By Melanie Condon
Last week, NCSL President Senator Bruce Starr (R- Ore.) braved the unseasonably cold weather in Washington, D.C., for a whirlwind day of meetings focused on transportation infrastructure funding and financing. In addition to being NCSL president, Starr is also active in NCSL’s Natural Resources and Infrastructure Committee and is vice-chair of the Oregon Senate’s Transportation Committee. To say he knows a thing or two about transportation funding in the states would be an understatement.
Starr has been working with NCSL staff over the past few months to convene the MAP-21 Working Group, a forum for transportation-dedicated legislators and legislative staff from around the country to provide input on reauthorization negotiations for surface transportation funding legislation in Congress (known as the Moving Ahead for Progress in the 21st Century, or MAP-21).
It was under these auspices that Starr “ducked” into the office of Representative Peter DeFazio (D-Ore.)—a proud University of Oregon alumnus—on Thursday morning for the first of multiple meetings that day to discuss NCSL’s position on both long- and short-term surface transportation funding. In addition to being from Starr’s home state, DeFazio is also a member of the House Transportation and Infrastructure Subcommittee on Highways and Transit.
Starr continued his day on the Hill with meetings with Senator Jeff Merkley (D-Ore.), member of the Senate Environment and Public Works Committee; Representative Bill Shuster (R-Penn.), chairman of the House Transportation and Infrastructure Committee; and Senator Ron Wyden (D-Ore.), newly appointed chairman of the Senate Finance Committee. All three committees have a role to play in any MAP-21 reauthorization.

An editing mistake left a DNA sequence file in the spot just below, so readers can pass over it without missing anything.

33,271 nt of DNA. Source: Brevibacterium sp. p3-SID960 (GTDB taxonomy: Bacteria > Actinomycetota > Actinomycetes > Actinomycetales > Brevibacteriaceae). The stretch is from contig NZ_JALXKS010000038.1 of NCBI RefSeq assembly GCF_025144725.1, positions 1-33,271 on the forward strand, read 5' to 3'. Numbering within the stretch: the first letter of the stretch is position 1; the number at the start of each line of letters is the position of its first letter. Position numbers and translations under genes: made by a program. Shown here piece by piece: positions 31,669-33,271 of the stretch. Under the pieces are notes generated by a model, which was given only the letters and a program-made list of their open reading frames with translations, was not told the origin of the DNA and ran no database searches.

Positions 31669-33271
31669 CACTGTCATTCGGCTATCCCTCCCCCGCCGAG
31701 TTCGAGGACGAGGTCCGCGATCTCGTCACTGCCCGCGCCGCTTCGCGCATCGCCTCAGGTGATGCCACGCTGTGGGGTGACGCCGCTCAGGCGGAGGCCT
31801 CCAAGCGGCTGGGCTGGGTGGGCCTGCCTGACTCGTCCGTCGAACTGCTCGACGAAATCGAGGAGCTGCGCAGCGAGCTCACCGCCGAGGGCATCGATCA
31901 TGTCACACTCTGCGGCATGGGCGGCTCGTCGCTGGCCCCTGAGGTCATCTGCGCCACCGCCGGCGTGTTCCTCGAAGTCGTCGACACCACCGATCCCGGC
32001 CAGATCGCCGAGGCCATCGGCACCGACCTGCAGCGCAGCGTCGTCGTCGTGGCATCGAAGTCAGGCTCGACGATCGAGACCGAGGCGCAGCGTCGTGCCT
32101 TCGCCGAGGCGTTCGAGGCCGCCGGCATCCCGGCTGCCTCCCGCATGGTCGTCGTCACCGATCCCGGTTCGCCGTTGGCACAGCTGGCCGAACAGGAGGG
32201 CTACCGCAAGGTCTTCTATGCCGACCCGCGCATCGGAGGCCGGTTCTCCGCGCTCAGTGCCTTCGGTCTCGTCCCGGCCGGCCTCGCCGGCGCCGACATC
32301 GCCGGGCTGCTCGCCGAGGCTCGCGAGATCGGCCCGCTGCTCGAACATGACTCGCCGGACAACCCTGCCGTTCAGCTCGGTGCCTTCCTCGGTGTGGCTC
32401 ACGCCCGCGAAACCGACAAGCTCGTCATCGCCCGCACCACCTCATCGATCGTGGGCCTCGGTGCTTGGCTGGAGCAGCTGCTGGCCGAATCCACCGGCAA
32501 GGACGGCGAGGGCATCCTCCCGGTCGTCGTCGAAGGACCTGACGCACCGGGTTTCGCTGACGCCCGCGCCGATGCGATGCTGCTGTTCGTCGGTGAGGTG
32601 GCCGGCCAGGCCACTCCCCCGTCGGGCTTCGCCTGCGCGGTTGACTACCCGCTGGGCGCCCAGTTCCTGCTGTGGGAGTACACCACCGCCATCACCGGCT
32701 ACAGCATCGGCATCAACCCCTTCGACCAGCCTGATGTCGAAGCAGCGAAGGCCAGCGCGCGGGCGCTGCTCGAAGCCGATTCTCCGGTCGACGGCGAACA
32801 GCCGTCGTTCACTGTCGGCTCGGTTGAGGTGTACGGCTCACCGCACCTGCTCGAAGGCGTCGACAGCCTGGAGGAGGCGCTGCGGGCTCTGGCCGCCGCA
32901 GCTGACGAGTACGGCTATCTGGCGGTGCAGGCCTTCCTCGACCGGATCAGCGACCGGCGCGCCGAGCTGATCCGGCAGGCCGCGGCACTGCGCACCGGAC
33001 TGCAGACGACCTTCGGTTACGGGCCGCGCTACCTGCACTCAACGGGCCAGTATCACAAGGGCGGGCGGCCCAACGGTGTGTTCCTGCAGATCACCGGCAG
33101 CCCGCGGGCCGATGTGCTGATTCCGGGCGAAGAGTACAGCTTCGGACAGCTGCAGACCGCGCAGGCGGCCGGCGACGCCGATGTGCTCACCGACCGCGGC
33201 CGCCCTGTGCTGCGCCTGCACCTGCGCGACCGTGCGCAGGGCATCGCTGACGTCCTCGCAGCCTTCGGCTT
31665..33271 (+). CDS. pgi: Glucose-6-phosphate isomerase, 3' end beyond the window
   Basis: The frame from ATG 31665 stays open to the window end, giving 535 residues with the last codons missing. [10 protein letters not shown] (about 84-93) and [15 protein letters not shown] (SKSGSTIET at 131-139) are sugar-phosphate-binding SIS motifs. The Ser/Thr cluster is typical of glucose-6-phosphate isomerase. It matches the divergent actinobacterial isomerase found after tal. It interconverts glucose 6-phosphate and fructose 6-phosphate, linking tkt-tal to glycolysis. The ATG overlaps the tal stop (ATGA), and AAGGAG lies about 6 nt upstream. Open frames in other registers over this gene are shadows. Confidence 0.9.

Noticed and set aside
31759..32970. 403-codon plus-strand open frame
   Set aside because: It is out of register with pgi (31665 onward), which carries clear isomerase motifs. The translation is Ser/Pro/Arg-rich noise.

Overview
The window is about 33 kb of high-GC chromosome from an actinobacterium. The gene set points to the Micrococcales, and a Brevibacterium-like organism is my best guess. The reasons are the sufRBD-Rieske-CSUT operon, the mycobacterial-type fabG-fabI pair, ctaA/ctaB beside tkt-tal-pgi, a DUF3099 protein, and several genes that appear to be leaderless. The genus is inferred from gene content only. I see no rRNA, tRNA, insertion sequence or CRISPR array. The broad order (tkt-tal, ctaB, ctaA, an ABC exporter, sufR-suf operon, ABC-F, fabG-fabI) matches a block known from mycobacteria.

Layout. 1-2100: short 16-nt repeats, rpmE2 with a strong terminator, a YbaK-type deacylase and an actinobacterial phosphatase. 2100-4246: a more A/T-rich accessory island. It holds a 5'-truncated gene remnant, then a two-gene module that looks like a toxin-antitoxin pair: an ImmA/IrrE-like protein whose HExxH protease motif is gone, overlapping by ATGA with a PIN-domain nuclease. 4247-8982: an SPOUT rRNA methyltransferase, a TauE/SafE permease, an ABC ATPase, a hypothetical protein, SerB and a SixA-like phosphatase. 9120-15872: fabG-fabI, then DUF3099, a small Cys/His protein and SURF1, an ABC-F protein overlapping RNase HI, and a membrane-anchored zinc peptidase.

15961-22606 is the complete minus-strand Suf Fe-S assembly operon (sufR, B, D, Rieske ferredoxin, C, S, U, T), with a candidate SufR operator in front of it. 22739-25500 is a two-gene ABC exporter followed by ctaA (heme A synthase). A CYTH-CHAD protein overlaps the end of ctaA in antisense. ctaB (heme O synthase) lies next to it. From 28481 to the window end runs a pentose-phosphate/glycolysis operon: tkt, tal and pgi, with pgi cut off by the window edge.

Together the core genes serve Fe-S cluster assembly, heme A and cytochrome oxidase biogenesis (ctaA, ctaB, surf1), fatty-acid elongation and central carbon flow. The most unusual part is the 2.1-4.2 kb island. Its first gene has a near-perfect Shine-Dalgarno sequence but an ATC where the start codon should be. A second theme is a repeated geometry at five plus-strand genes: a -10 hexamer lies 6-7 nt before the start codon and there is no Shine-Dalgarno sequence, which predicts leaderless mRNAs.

The message in the meetings was the same throughout: States are worried about the future of funding for necessary transportation and infrastructure projects and NCSL wants to help find a solution, both in the short-term and the long-term, to fund these projects. One option Starr urged all afternoon was for Congress to provide additional support for state-level pilot programs to explore transportation funding alternatives.
Starr took a brief respite from Capitol Hill in the afternoon to head to the Department of Transportation to meet with Acting Deputy Secretary Victor Mendez. Mendez was eager to discuss how the administration could work with states to find solutions to the growing problem of the Highway Trust Fund insolvency. He mentioned that the administration will be proposing legislation in the next few weeks that will address the issues in declining transportation financing.
NCSL staff will continue to work with Congress and the administration to promote states’ abilities to find solutions to transportation funding problems.
Melanie Condon is a NCSL policy associate with the Natural Resources and Infrastructure Committee.